Pippa, turning from the stove with the pecan pie captured between two oven mitts, shook her head. “Meri, don’t even think about helping me with the meal. When Elvis’s mom and dad decided to take a paddleboat cruise up the Mississippi, I thought I wouldn't have anybody but my own offspring to fuss over on Thanksgiving Day. You just sit there and relax."
"I really appreciate the invitation," Meredith said, glancing out the window to catch a Monarch butterfly pick its way along a lipstick red hibiscus blossom. "Cooking turkey for one just isn't my style."
Pippa did a double take at Meredith’s statement, but didn’t comment. Instead, she said, “You’re welcome to come for Christmas dinner too, you know."
"Thanks Pippa, but Christmas is out. I have to finish the new book by February so I'm driving up to Forest Falls tomorrow. I'll be staying there for a month or so."
"Christmas at the cabin," Pippa mused. "That sounds nice. Are you sure you want to be up there all by yourself?"
"I’m not hiding,” Meredith replied.
"I know. You’re healing. . .” She left the words: and licking your wounds, unspoken. “I just don't want you to be lonely."
"I won't be,” Meredith reassured her. “I'm taking Gertie with me."
Pippa laughed indulgently and shook her head. "A hamster doesn't count."
"Don't say that when Gertie’s within ear shot. She follows me all around the house in her exercise ball. We’re BFs."
“Well, I'm glad you could join us for Thanksgiving," Pippa said.
As Meredith surveyed the beautifully decorated dinner table, irony struck right her right between the eyes. A lot had happened in the six months or so (being reanimated unexpectedly), and then there were all the hidden expenses. Body moisturizers, specialty make-up loaded with anti-decay properties, hydrating beverages, bimonthly injections—to keep the virus semi-dormant so that she didn’t partake in some zombie flash-mob; or worst, (morph into a Hannibal Lector type wearing red stilettos, roaming the suburbs). While she still had a lot to be thankful for, it was difficult adjusting to the major changes in her life.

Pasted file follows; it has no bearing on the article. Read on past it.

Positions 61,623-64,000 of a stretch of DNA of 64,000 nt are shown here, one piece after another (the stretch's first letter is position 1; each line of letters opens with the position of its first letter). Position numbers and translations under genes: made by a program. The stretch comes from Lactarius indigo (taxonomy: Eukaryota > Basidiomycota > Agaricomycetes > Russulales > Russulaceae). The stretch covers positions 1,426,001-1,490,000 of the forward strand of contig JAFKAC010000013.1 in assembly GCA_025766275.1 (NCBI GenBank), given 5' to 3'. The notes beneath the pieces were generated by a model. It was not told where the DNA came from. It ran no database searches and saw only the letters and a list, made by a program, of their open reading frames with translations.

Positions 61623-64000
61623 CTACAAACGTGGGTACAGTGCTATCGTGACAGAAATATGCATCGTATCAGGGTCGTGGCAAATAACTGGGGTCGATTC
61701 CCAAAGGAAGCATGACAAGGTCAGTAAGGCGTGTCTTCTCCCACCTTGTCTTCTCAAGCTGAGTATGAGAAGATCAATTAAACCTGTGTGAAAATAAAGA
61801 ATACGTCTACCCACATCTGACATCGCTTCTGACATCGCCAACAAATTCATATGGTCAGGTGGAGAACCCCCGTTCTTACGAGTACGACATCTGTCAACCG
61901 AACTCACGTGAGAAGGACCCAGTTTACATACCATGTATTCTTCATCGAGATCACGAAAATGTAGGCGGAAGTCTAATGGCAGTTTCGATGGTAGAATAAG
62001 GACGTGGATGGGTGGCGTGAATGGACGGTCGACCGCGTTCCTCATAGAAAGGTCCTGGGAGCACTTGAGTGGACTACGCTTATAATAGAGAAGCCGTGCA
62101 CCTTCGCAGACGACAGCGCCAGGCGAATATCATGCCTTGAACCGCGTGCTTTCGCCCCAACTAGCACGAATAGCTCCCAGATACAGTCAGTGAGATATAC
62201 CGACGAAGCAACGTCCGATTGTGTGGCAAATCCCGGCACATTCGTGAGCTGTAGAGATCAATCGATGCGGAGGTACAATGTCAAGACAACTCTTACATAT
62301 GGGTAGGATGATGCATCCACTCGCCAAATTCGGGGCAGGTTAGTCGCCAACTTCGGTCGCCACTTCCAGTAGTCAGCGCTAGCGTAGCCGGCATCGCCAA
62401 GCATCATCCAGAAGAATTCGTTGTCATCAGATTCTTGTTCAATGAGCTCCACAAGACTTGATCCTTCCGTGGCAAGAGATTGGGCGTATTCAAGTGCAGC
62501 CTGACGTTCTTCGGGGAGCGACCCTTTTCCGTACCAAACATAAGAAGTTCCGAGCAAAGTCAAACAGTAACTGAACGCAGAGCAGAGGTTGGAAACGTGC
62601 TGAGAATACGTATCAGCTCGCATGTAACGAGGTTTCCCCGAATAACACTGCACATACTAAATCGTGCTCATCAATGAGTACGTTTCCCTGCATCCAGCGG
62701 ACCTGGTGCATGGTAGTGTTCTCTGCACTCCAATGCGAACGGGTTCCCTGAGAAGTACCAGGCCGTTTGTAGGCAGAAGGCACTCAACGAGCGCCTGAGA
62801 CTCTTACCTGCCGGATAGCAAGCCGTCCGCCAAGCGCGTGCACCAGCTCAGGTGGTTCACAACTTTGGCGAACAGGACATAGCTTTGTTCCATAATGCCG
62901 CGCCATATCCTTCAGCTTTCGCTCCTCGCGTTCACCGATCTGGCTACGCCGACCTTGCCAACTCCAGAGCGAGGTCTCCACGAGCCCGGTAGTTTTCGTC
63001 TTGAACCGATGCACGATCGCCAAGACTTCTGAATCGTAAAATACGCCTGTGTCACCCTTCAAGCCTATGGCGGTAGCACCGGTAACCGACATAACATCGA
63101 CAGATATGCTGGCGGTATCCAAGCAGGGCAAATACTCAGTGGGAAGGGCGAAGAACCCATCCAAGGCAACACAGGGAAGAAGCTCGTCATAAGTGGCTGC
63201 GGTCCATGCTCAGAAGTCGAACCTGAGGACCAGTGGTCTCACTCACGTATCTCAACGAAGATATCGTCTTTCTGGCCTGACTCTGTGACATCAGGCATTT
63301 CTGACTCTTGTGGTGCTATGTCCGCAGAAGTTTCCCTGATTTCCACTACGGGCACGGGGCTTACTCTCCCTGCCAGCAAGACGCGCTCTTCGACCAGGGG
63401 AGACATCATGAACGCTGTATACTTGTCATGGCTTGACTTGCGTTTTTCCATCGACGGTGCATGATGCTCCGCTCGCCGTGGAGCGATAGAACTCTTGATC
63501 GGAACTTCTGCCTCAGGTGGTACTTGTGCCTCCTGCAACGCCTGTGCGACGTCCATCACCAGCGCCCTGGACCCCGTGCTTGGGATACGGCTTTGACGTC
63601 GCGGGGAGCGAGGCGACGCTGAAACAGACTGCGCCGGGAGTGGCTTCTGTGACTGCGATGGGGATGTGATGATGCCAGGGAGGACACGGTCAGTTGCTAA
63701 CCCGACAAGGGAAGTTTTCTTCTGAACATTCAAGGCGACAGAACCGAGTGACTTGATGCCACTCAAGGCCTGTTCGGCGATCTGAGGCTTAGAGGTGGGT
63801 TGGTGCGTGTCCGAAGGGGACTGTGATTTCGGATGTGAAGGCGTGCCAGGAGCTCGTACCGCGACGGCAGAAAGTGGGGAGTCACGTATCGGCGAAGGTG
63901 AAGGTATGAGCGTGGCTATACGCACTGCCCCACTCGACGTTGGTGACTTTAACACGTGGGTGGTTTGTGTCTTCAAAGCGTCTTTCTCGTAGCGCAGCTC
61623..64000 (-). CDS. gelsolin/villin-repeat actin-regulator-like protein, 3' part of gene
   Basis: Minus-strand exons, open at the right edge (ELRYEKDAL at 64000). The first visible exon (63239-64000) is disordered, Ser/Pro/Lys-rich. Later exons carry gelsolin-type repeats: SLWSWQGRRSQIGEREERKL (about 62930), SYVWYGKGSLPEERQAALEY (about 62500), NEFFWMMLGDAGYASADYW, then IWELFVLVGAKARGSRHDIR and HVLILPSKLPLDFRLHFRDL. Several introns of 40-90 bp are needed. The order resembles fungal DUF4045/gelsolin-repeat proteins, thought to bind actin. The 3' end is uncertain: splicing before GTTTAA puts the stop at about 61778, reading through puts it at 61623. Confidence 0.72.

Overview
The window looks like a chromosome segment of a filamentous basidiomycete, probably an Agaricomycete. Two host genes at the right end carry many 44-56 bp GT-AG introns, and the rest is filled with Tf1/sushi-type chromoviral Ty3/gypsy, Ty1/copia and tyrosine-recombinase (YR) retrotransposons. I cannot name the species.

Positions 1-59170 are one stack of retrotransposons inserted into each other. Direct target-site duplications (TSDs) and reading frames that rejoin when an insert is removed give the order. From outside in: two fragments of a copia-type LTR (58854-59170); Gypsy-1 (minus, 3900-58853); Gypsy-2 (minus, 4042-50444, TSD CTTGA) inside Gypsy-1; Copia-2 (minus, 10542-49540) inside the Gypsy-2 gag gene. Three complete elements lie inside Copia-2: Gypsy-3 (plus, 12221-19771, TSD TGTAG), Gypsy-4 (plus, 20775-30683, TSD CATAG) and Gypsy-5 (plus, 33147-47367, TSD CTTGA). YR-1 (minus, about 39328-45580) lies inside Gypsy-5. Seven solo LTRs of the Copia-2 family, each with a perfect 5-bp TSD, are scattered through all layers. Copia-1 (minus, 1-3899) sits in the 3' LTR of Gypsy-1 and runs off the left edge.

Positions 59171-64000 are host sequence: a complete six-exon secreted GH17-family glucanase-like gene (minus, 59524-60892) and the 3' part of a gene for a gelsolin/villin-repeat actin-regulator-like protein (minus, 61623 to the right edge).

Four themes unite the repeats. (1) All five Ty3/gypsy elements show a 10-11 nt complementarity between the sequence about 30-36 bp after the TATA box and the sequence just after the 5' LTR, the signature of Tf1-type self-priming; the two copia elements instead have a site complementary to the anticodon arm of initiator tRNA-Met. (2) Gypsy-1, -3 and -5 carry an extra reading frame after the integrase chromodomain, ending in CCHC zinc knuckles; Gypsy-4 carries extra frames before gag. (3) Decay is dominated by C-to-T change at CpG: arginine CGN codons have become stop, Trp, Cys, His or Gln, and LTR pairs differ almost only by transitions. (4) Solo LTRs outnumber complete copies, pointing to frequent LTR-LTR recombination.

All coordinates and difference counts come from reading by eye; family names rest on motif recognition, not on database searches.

Her career, however, was something Meredith gave her stamp of approval. After seven years as a struggling advertising/blog writer, she’d finally gotten her big break! Not only was The Isis Factor published but also was a huge success!
There were book signings, press parties, interviews, and even an e-Book launching cruise. Not bad, for a girl who worked her way through college waiting tables and writing nonfiction articles on spec.
The Luxor Papers, published a few months later, had been an even greater success. Who would have ever thought that Meredith Misso, author of quirky short stories and nonfiction articles, would've found her niche in the Steampunk market (Steampunk: Victorian science fiction/fantasy—circa 1850 to pre-World War I, often set in London, England)?
“I really wish you'd reconsider and spend Christmas with us,” Pippa said later. As she and Meredith took turns rinsing the dishes and loading the dishwasher. “I like the thought of you all alone in that cabin during the holidays.”
Meredith smiled, touched by her sister’s concern. Same-old Pippa. It was reassuring that one part of her life hadn’t changed. “Don't worry about me,” Meredith told her, readjusting her thick plastic gloves. “I'll be just fine. Being alone is what every writer hopes for—a writer’s mantra, in fact. Without interruptions, I can finish the book and maybe even started the next one.”
“Glad to see you’ve lost none of your ambition,” Pippa remarked, fitting a casserole dish on the top rack of the dishwasher. I can't even imagine wanting to work right up until Christmas.”
Meredith shrugged, feigning indifference. "It's just a day like any other," she said.
"Have you thought about calling Viktor?"